Limited partners (LPs) are showing interest in the increasingly liquid secondary market.

Favorable interest rates, easier access to capital, and growing pressure to deploy capital have led to historical levels of PE deals. In 2013, the U.S. private equity market saw nearly $420 billion in total transaction value. In 2022, that figure surpassed $1 trillion. If you are a private equity investor, you most likely have some new gray hairs to show for that growth in activity.

Not only did the market see a sharp change in the number of deals being closed, it saw considerable fluctuations in the value of deals. In 2020, the median deal value was approximately $40 million. In 2021, this figure skyrocketed to north of $70 million before yoyo-ing back to $50 million in the following year.

The fervent deal activity combined with volatile valuation levels has now put private-market investors in an interesting quandary. Many are finding significant portions of their invested capital tied in primary commitments. Those commitments will now need either aggressive short-term returns (difficult given the macro environment) or longer-hold horizons (rarely preferred) to justify.

These forces together have fueled explosive growth in private equity secondaries, or buying and selling of existing primary commitments.

In 2013, the total volume of secondary transactions amounted to around $26 billion. Less than ten years later in 2022, the market ballooned by nearly 300% to $103 billion in transactions. More interestingly, the volume of general-partner-led secondary transactions grew at a notably higher rate of 860% over the same time horizon while limited-partner-led transactions grew by a relatively moderate 162%.

With market trends putting the return profiles of various asset classes in flux, more limited partners (LPs) are showing interest in the increasingly liquid secondary market.

In keeping with the market trends, general partners (GPs) should ensure they are aligned with LPs in the following areas:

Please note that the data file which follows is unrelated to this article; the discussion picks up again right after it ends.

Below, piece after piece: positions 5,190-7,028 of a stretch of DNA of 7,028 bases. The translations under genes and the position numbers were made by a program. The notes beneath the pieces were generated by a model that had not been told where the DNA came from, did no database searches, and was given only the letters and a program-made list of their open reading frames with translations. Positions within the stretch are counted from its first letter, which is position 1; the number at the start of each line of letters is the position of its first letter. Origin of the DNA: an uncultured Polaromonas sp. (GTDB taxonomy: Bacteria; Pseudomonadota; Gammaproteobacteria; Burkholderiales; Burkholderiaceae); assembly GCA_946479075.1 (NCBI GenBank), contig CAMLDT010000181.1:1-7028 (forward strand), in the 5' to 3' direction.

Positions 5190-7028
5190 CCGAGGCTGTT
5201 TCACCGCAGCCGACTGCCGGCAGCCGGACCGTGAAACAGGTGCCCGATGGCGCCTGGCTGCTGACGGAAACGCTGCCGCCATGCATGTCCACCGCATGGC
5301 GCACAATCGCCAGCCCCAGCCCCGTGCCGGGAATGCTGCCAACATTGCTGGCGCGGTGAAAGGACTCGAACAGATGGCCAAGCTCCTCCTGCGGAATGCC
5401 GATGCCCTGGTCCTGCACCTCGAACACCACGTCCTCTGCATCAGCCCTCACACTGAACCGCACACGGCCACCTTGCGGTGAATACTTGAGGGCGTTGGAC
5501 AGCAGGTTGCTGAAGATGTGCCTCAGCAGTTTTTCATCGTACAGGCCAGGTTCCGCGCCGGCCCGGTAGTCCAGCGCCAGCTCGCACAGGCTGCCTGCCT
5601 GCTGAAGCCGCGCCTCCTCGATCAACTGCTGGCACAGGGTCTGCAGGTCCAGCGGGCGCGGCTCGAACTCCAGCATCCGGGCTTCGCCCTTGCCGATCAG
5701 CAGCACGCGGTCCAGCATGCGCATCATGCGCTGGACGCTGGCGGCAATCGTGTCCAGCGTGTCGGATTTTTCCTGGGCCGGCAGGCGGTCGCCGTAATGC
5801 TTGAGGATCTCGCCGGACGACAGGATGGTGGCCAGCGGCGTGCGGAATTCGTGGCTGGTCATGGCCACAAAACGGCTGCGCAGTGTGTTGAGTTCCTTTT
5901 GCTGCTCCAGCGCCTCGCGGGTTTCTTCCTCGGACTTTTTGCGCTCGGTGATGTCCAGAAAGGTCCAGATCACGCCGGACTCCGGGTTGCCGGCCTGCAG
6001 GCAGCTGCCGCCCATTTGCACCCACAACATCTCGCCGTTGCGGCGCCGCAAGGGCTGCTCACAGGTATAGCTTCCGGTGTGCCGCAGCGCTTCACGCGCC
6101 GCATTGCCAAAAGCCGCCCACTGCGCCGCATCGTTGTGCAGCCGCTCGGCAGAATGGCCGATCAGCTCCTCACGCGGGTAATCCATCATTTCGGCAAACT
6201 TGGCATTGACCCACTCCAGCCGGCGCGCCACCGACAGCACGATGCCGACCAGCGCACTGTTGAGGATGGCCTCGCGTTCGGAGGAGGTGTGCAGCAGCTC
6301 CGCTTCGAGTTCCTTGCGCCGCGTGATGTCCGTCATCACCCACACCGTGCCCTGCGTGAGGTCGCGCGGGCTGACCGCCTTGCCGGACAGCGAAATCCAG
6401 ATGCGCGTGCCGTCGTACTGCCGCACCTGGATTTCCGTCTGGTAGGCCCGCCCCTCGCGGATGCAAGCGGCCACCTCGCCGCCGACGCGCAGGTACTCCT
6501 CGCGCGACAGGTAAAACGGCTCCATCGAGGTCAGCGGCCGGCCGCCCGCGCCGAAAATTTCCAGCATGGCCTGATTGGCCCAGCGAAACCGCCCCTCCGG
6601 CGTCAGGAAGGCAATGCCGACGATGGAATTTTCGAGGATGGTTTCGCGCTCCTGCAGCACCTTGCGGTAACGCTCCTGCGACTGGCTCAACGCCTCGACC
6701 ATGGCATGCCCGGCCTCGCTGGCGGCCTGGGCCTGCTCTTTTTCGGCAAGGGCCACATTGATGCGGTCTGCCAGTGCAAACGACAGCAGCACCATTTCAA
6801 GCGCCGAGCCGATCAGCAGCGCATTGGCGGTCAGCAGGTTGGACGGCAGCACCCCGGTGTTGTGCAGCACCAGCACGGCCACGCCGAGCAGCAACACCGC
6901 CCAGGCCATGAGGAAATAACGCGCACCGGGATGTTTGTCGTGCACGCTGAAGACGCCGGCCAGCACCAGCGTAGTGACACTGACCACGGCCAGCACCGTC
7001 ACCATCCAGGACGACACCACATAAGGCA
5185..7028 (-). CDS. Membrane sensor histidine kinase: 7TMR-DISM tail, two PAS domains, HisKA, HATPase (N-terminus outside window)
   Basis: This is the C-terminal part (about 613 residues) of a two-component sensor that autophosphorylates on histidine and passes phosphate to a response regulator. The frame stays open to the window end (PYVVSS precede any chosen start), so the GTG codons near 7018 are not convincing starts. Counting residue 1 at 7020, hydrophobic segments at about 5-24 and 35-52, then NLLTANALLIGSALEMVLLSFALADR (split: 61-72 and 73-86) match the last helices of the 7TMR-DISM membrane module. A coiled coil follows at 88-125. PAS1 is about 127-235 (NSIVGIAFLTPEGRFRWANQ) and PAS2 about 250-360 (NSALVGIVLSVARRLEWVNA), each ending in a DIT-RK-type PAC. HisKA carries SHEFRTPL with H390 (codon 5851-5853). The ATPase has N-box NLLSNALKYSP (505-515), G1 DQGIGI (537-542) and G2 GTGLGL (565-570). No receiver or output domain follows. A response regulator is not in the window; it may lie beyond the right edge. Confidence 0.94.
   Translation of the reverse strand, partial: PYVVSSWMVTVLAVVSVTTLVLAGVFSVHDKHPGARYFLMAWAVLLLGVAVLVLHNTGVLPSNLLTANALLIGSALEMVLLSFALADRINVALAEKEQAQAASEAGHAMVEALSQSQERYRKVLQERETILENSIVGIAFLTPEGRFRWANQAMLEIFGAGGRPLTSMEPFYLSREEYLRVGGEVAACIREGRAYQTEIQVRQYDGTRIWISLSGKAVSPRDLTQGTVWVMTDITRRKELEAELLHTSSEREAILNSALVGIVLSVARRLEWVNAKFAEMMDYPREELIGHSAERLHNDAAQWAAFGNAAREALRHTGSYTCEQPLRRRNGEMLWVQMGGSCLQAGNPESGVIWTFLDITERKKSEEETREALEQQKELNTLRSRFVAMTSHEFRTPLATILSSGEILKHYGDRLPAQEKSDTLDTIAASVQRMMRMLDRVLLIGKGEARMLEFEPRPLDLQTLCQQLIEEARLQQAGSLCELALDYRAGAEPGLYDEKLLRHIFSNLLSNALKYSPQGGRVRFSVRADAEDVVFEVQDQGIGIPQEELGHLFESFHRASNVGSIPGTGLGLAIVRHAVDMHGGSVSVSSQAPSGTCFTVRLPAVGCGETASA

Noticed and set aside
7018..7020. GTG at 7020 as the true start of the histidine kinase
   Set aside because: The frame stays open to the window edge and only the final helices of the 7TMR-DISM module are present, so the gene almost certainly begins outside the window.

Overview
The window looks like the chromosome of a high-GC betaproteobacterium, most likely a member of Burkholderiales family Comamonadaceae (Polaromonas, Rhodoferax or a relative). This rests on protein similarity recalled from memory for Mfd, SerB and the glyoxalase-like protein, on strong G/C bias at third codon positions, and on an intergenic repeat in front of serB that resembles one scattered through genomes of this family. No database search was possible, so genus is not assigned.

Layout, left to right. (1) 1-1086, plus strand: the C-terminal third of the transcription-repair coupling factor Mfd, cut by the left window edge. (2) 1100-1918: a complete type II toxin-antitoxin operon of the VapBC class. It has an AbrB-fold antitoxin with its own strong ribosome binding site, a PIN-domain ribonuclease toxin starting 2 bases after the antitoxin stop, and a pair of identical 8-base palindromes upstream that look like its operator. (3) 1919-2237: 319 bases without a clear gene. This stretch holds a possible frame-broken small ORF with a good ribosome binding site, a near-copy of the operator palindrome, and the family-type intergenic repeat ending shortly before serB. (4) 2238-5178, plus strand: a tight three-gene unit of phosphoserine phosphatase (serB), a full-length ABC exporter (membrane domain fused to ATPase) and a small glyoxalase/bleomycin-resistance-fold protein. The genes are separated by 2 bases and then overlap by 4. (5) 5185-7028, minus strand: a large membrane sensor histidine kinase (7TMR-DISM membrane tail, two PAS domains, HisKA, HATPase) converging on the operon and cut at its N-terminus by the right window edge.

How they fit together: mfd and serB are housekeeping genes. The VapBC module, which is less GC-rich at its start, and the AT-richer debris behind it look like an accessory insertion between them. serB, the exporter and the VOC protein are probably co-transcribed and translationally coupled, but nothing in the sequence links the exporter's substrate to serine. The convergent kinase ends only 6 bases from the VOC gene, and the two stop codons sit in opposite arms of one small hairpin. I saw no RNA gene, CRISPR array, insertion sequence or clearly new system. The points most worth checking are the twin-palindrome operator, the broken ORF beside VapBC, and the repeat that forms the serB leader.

1. What investment horizons are limited partners willing to accept or tolerate? Returning to Earth from elevated valuation levels, the pressure to extract value from investments made at a premium may naturally extend the holding timeline. A serious misalignment on investment timelines could damage LP-GP relationships and disrupt the operations of the portfolio assets. If an LP is seeking an earlier exit than what the GP would deem necessary to meet the return expectations, seeking a new LP who is more tolerant of longer holding periods could ensure better continuity.
  2. What are the limited partners’ perceptions toward the strength of returns from their primary commitments? While generating and demonstrating returns are two core features of every general partner, more funds should approach this question around value with the secondary market in mind. As secondaries become more liquid and resistant to trading at significant discounts relative to the net asset value of primary commitments, the transfer of the LP stake is becoming more viable when compared to the “hold-and-see” strategy.
  3. What asset classes beyond private equity investments are of most interest to the limited partners? To be clear, we don’t think LPs are rushing to buy the next mint of the Bored Ape Yacht Club NFTs, but several new asset classes are emerging and fluctuating in popularity. As such, routine pulse-checks on the emerging institutional interests of limited partners could gauge their potential appetite to pursuing a secondary transaction for capital reallocation and diversification.

As the debt market remains tepid, the role of limited partners in the private equity sector will inevitably evolve in the coming years, if not months. As a result, a deeper understanding of the secondary market by general partners will become increasingly critical in portfolio management and future fundraising efforts.